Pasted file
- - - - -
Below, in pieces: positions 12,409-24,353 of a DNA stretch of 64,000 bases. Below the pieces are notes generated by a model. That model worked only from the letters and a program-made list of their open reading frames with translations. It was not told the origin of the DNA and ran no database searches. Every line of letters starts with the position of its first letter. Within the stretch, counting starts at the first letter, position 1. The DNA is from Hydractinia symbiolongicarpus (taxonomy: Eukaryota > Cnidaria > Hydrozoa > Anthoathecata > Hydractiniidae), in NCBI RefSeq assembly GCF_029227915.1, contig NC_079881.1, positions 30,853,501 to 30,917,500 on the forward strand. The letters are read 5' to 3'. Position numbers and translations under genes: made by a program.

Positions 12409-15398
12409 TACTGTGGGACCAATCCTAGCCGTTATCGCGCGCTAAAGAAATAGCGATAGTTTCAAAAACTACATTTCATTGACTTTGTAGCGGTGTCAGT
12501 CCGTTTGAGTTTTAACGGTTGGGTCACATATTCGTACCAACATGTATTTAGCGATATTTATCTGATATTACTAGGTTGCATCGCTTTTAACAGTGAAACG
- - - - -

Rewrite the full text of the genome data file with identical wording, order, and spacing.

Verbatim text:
Below, in pieces: positions 12,409-24,353 of a DNA stretch of 64,000 bases. Below the pieces are notes generated by a model. That model worked only from the letters and a program-made list of their open reading frames with translations. It was not told the origin of the DNA and ran no database searches. Every line of letters starts with the position of its first letter. Within the stretch, counting starts at the first letter, position 1. The DNA is from Hydractinia symbiolongicarpus (taxonomy: Eukaryota > Cnidaria > Hydrozoa > Anthoathecata > Hydractiniidae), in NCBI RefSeq assembly GCF_029227915.1, contig NC_079881.1, positions 30,853,501 to 30,917,500 on the forward strand. The letters are read 5' to 3'. Position numbers and translations under genes: made by a program.

Positions 12409-15398
12409 TACTGTGGGACCAATCCTAGCCGTTATCGCGCGCTAAAGAAATAGCGATAGTTTCAAAAACTACATTTCATTGACTTTGTAGCGGTGTCAGT
12501 CCGTTTGAGTTTTAACGGTTGGGTCACATATTCGTACCAACATGTATTTAGCGATATTTATCTGATATTACTAGGTTGCATCGCTTTTAACAGTGAAACG